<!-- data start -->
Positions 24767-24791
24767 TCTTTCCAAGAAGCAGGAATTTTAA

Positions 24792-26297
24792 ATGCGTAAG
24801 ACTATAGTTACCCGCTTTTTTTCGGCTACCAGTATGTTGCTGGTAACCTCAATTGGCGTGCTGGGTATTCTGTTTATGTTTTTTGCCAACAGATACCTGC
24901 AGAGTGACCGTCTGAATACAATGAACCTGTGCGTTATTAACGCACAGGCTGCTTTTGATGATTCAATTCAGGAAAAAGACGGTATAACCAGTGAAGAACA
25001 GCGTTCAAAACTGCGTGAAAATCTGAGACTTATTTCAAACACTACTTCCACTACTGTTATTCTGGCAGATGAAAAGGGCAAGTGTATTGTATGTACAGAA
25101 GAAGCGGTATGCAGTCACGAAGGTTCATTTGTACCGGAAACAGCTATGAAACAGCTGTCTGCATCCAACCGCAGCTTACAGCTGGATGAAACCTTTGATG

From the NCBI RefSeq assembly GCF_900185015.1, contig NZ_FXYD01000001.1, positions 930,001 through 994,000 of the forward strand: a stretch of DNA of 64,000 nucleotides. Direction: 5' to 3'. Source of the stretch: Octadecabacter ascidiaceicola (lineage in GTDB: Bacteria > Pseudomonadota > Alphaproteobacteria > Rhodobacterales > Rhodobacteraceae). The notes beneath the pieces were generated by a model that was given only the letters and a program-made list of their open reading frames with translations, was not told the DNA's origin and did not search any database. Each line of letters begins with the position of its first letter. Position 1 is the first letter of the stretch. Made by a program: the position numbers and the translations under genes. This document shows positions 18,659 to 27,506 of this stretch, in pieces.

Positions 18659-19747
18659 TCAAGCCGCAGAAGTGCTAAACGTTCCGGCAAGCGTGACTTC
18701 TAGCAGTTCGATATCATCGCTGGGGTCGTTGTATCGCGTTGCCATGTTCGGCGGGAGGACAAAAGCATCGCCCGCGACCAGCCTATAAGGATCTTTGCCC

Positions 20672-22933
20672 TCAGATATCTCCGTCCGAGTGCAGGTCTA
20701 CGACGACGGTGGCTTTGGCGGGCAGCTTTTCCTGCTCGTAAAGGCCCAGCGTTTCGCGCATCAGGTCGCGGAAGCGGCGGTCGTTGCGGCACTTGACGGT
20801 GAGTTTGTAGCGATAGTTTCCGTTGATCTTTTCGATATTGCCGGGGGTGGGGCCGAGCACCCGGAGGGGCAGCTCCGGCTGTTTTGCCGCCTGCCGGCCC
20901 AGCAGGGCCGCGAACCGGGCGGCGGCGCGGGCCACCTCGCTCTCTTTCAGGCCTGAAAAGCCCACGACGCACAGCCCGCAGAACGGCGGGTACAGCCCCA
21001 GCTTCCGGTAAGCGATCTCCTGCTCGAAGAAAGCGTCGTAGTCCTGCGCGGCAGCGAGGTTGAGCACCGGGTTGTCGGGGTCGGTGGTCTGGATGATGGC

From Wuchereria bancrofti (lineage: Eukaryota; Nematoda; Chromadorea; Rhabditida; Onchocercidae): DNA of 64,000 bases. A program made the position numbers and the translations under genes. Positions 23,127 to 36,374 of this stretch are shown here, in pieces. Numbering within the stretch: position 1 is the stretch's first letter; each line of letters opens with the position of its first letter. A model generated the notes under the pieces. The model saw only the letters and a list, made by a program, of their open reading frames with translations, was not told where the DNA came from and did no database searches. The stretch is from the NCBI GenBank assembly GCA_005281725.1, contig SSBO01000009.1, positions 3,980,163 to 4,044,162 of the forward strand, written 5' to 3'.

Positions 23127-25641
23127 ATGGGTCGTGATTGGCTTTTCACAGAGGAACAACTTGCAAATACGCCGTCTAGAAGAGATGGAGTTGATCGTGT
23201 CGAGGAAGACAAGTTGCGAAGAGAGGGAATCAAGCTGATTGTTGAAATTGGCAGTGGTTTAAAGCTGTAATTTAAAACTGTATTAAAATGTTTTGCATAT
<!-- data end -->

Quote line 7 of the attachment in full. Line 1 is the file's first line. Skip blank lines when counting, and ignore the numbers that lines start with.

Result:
25001 GCGTTCAAAACTGCGTGAAAATCTGAGACTTATTTCAAACACTACTTCCACTACTGTTATTCTGGCAGATGAAAAGGGCAAGTGTATTGTATGTACAGAA